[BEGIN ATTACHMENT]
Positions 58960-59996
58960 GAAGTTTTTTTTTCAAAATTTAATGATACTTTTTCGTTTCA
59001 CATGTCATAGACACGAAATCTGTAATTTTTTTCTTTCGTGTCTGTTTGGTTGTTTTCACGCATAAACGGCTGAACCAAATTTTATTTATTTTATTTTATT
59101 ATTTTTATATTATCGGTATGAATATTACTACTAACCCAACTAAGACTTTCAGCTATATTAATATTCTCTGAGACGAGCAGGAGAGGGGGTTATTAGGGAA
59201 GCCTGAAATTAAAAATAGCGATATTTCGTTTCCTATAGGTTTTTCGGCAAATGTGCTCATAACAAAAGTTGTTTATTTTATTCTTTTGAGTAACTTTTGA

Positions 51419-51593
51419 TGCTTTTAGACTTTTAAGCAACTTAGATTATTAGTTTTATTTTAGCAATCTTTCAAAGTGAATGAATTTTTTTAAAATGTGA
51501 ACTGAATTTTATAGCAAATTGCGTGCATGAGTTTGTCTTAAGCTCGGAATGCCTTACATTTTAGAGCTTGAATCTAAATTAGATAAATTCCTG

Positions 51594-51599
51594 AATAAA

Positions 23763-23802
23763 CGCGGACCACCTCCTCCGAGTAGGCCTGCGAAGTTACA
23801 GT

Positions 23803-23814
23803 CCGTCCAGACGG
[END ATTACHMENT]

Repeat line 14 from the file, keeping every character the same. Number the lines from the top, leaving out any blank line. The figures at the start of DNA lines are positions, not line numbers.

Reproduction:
Positions 23803-23814